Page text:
The Ultimate PowerBook 1400 Upgrade guide (also the PB 2400 & 3400)
by Keith Benicek, Managing Editor - January 29th, 2004

Apple has designed and sold some great portables over the years, and they’re also pushed out some real stinkers too. Truly memorable PowerBooks have been the 190, 520, the first sub-notebook the PB 2400, the G3 PowerBooks and a notebook that set many trends which PC laptops later had to follow, the PowerBook 1400.

At the time of its release in 1996, the PB 1400 was a major trendsetter. It was fastest (112, 133 and 166Mhz), the first with a TFT Dual Scan LCD (1400c model) and the most expensive compared to any other PC laptop. And believe me if you don’t recall, nearly all PC portables of 1996 where hardly a “notebook” of the caliber of the PB 1400cs or 1400c.

Of the most recent Apple PowerBooks that were technologically advanced, but not of the “G3” generation, the PB 1400, 2400 and 3400 still carry a considerable following and user loyalty. From those three, the PowerBook 1400 is the cult hero just judging from its surprisingly high priced eBay resale activity and the number of Mac users I’ve met that still use them.

Hard working day-to-day journalists that aren’t on the “mine is newer/faster” trips are probably the most loyal to the PB 1400. They often sight the still unmatched keyboard touch, rugged durability and simplicity. Some prefer the 1400cs model with its surprisingly sharp bright Passive Matrix LCD display and longer battery life. Others swear by the 166Mhz 1400c and its crystal clear and extremely bright TFT Dual Scan LCD that set a benchmark, which lasted for over five years.

If memory serves me correctly, the PB 1400 were the first PowerBook that Apple started doing “Product Placements” with in movies and TV shows too. I recall seeing PB 1400’s on TV shows like News Radio (“Dave” always had one on his desk), Dream On, Just Shoot Me and Suddenly Susan to name a few. In the movies, the world was saved by a PB1400 wheeling Jeff Goldblum in Independence Day, where it parks a virus into the Aliens mother ship. There have been dozens of other PB 1400 “sightings” in many late ‘90s movies too.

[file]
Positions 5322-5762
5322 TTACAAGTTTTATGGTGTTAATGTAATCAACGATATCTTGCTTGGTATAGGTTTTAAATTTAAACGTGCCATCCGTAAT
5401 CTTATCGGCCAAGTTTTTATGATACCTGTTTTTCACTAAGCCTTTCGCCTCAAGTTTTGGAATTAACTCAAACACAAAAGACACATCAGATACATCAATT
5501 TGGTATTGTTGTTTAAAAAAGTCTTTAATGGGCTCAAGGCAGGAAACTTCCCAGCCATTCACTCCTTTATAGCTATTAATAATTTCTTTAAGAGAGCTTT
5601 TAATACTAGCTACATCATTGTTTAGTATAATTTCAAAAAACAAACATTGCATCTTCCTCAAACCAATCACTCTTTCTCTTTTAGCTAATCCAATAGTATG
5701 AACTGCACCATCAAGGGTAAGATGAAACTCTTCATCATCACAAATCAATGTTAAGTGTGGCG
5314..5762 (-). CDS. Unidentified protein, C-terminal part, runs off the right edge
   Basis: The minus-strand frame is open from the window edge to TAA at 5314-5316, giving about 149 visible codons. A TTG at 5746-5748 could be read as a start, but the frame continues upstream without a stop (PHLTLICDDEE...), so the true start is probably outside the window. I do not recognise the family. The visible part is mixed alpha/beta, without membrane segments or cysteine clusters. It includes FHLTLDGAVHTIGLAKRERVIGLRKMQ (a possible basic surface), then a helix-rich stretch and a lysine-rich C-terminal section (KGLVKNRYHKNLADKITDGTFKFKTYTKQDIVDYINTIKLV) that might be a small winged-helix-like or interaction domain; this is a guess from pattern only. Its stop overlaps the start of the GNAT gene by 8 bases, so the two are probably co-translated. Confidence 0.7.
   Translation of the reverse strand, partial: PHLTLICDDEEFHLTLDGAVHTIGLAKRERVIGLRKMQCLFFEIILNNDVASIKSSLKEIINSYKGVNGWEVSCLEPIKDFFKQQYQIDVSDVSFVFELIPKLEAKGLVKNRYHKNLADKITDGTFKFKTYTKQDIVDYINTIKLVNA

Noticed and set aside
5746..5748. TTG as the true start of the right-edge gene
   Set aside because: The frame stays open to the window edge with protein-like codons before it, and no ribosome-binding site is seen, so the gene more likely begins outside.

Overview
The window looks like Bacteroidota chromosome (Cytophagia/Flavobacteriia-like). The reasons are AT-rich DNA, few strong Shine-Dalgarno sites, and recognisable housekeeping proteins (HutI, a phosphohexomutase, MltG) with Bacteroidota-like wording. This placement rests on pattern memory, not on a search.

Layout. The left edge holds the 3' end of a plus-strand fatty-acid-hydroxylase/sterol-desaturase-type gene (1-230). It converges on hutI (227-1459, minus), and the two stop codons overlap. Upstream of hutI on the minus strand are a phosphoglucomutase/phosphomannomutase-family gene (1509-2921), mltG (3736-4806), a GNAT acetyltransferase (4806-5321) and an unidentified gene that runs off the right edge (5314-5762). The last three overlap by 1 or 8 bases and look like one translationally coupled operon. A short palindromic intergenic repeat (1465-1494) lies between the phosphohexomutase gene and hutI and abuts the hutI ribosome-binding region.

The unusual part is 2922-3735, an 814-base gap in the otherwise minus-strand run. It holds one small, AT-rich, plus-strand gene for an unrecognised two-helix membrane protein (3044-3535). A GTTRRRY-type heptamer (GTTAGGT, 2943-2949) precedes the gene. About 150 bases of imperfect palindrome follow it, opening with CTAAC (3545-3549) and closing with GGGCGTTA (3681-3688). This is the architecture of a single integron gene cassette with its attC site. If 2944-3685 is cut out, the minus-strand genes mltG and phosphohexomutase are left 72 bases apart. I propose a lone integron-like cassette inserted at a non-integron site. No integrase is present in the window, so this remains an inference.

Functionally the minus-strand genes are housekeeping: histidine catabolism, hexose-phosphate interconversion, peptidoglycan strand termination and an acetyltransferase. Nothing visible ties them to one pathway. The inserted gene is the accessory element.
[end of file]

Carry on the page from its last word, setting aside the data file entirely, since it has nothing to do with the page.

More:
I never parted with my 1997 133Mhz PB1400c, primarily because of the desktop like feel of the




keyboard which makes touch typing a joy I never felt with later G3 and G4 PowerBooks. The
compact size (but not weight) made for convenient day travel in my briefcase. I still us it and I’m writing this story on it as an honor to my tireless veteran.

So why are the PowerBook 1400’s still so popular? Because of their qualities and that they are surprisingly upgradeable. That is the reason for this story, an up-to-date compilation of everything you could and can still do with this still shinning star of the Apple PowerBook family.

Having some fun now –
Keep in mind that as much as you might love your PowerBook 1400, you aren’t going to turn it into a fire-breathing G4 killer, or even close, for that matter. But you can tweak it to the point where it can remain a viable and useful tool for you, or your older children for school.
"I recall seeing PB 1400’s on TV shows like News Radio (“Dave” always had one on his desk)....."
Some of these updates and additions are easy enough for most avid Mac owners to do, plug-n-play and pray as we always used to say. Some of the suggestions I’ll make will take some reasonable mechanical skills and a couple may take some serious tech experience. Gage your capabilities honestly and forge on carefully.

One thing that I'd like to dispel immediately, is that you are not going to be able to install OS X on any PowerBook lesser than the late 1998 G3 “Wallstreet” models, which leaves out all PB 3400, 2400 and 1400’s. The best that you can do for a recent OS on these models is OS 9.1, even OS 9.2 requires more RAM than any of these PowerBooks can have installed.

Now this is not a bad thing, MANY long-time Mac users swear that OS 9.1 was the best and fastest OS Apple ever made. OS 9.2 really is only a version made more compatible for “Classic” operation under OS X anyway and offers no major advantage over 9.1. OS 9.1 is a very stable OS and I have gone as long a year without a crash on a very clean install.


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